• H01S5/3432Structure or shape of the active region; Materials used for the active region comprising quantum well or superlattice structures, e.g. single quantum well lasers [SQW-lasers], multiple quantum well lasers [MQW-lasers] or graded index separate confinement heterostructure lasers [GRINSCH-lasers] in AIIIBV compounds, e.g. AlGaAs-laser, InP-based laser with a well layer having only As as V-compound, e.g. AlGaAs, InGaAs the whole junction comprising only (AI)GaAs

Abstract

A narrow divergence, single quantum well, separate confinement, AlGaAs laser of the type which includes the following sequentially grown epitaxial layers: (a) an n-AlGaAs cladding layer; (b) an AlGaAs waveguide layer; (c) a GaAs quantum well layer; (d) an AlGaAs waveguide layer; (e) a p-AlGaAs cladding layer; and is improved to provide a far-field angular divergence in the order of thirty degrees (30°), full width at half maximum (FWHM) with a reduced threshold current temperature sensitivity for use in electronic imaging printers.

Description

BACKGROUND OF THE INVENTION

1. Field of the Invention

The present invention pertains to a narrow divergence, single quantum well, separate confinement, AlGaAs laser.

2. Description of the Prior Art

Many attempts have been made by workers in the field to fabricate electronic image printers which utilize lasers to provide a light source. In particular, FIG. 1 shows the epitaxial growth structure of a commercially available laser, i.e., laser diode 10, which has been used in one such attempt to fabricate an electronic printer. As shown in FIG. 1, laser diode 10 is a single quantum well, separate confinement, AlGaAs laser (SQW-SC AlGaAs laser) which is comprised of the following sequentially-grown, epitaxial layers: (a) n-GaAs substrate layer 100; (b) n-AlGaAs cladding layer 101; (c) AlGaAs waveguide layer 102; (d) GaAs quantum well layer 103; (e) AlGaAs waveguide layer 104; (f) p-AlGaAs cladding layer 105; and (g) p-GaAs cap layer 106.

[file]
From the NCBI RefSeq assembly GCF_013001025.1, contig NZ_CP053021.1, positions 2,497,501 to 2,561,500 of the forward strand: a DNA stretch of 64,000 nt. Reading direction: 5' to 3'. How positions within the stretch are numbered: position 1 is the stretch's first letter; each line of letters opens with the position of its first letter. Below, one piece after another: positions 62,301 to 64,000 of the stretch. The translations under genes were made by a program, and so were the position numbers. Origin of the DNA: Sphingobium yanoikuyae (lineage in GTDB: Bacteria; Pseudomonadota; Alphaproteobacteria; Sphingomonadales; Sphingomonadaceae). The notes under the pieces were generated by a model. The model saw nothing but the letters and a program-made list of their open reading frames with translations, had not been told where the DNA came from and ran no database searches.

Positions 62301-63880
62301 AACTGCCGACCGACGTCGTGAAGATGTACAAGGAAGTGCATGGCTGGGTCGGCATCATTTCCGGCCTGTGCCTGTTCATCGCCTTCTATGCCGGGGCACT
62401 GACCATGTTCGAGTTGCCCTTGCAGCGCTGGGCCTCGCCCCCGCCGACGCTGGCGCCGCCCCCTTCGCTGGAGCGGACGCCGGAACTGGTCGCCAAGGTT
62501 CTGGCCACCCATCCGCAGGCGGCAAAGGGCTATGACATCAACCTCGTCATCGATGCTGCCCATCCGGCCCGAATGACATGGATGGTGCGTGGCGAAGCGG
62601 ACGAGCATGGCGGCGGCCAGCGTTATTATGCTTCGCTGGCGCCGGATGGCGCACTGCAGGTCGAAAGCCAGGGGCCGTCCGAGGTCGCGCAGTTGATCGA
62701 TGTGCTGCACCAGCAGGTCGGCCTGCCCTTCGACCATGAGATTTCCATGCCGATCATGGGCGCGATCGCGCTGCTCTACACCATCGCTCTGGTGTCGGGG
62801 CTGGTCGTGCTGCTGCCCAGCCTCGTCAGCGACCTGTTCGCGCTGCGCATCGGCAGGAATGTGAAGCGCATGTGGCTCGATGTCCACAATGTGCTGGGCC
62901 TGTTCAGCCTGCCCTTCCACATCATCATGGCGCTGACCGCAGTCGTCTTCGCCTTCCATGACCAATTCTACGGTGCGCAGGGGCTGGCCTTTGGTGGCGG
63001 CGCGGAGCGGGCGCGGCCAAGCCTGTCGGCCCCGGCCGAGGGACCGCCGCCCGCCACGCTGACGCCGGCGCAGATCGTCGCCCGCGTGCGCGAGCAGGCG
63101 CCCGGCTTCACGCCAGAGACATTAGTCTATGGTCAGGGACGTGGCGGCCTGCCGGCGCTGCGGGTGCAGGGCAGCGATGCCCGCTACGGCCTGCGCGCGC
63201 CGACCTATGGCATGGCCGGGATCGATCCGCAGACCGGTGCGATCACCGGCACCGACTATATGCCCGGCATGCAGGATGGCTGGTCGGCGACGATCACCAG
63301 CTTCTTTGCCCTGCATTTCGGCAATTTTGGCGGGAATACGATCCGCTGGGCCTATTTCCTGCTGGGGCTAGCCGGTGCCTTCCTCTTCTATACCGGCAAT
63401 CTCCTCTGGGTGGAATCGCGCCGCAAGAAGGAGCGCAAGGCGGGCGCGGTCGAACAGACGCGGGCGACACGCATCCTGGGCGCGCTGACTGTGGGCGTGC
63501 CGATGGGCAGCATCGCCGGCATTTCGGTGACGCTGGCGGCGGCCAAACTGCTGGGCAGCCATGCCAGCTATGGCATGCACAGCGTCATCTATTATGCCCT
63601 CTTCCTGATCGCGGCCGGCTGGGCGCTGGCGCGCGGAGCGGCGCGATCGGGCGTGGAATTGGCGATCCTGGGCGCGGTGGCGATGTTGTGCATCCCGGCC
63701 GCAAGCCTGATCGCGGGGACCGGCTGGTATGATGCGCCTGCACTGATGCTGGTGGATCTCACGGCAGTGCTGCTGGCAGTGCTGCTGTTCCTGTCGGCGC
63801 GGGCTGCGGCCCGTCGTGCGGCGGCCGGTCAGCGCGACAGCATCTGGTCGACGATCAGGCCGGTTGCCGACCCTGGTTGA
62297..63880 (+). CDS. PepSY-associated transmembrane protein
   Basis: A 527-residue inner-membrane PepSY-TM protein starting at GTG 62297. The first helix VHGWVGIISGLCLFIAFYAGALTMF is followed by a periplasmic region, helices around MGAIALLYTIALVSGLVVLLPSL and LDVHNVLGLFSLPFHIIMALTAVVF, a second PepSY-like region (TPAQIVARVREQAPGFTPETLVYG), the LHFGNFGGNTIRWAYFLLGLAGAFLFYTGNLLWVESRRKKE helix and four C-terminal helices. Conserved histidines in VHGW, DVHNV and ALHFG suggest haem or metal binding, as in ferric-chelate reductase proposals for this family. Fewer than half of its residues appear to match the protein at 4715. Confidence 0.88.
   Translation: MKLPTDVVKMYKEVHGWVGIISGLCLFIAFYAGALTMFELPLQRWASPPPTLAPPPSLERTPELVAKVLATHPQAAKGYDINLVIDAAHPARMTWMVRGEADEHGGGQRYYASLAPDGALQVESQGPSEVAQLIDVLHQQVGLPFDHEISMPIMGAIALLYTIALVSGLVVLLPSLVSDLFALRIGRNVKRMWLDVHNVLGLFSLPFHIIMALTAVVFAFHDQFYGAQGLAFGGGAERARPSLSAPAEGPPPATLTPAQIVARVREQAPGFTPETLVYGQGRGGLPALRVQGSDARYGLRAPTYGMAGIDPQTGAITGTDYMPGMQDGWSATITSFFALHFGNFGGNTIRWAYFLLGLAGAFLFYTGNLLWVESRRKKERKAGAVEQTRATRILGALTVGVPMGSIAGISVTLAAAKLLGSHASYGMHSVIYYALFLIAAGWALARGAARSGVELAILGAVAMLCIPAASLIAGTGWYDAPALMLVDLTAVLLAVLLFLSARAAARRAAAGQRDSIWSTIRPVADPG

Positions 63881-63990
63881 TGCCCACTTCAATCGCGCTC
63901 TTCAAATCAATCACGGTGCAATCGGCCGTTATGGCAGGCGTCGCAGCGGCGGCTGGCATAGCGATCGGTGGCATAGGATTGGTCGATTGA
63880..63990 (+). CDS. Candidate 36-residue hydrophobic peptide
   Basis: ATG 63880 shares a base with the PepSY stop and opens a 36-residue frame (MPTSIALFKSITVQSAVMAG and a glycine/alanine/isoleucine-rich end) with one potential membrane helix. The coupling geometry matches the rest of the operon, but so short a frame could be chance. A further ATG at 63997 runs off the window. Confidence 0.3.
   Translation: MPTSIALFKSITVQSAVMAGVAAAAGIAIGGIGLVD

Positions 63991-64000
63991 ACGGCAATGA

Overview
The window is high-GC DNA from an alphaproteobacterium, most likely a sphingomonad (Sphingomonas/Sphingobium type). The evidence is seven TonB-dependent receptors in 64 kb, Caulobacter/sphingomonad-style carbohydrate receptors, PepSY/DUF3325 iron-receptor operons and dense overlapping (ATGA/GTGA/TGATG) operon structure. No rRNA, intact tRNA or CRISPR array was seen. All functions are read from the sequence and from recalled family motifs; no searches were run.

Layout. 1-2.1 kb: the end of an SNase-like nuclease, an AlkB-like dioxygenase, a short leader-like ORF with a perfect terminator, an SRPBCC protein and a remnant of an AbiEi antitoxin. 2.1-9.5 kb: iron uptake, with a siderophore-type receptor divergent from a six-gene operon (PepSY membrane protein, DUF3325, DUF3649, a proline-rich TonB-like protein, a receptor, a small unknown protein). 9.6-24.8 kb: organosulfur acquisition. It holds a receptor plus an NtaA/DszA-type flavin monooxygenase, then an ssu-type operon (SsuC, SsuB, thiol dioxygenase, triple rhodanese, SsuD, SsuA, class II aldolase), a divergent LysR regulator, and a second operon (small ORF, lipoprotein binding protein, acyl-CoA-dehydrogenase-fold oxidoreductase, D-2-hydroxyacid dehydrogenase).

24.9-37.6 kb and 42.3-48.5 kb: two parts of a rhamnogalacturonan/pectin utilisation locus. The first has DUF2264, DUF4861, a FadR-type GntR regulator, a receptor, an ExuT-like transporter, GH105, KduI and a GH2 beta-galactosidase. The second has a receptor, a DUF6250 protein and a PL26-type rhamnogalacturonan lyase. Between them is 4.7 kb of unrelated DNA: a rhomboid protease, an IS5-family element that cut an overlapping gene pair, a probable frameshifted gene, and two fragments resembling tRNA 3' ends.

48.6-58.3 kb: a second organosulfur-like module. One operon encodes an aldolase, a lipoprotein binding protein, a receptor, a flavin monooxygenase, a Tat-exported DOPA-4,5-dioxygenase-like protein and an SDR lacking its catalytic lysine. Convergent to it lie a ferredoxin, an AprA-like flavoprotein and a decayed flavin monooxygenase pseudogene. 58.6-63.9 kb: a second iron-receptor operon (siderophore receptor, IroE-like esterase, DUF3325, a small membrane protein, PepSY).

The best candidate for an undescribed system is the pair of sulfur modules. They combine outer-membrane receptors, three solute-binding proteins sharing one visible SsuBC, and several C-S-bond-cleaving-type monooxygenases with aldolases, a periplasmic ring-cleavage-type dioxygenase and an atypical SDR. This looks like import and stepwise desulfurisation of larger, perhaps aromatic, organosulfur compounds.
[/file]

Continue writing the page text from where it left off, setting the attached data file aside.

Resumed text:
When a laser, like laser diode 10, is used in an electronic image printer, printer optics couples radiation output from laser diode 10 into a "writing spot" of radiation, which writing spot impinges upon a photosensitive print medium. In past attempts to fabricate a printer using a commercially available embodiment of laser diode 10, the writing spot produced has comprised only 40% to 50% of the radiation output from laser diode 10. This occurs because the printer optics is limited in its ability to collect radiation output from the commercially available embodiments of laser diode 10 since those diodes have a large far field angular divergence of the radiation output therefrom in a direction perpendicular to the diode junction. For example, the typical commercially available embodiments of laser diode 10 have a far field angular divergence of ˜60 degrees full width at half maximum (FWHM).

For this application the quantum well laser diode 10 is preferred to a double heterostructure (DH) laser for many well-known reasons. One such reason is that the quantum well laser has an advantage over a conventional three-dimensional DH laser in that the temperature sensitivity of its threshold current is lower for the quantum well laser than for the DH laser. The art predicts that this occurs because of the effect of dimensionality on the temperature dependence of the effective density of states. Specifically, in an ideal two-dimensional system, the density of states varies linearly as a function of temperature (T), rather than as T3/2 which occurs in a DH laser. However, as stated in an article entitled "Influence of the Barriers on the Temperature Dependence of Threshold Current in GaAs/AlGaAs Quantum Well Lasers" by P. Blood, E. D. Fletcher, K. Woodbridge, K. C. Heasman, and A. R. Adams in J. of Quantum Electronics, Vol. 25, No. 6, June 1989, pp. 1459-1467, at p. 1459, "From a theoretical standpoint, therefore, there is good reason to expect quantum well lasers in the GaAs/AlGaAs system to have a weak temperature dependence of threshold current. This has not been observed in practice: generally, the measured values of To are below 250 K."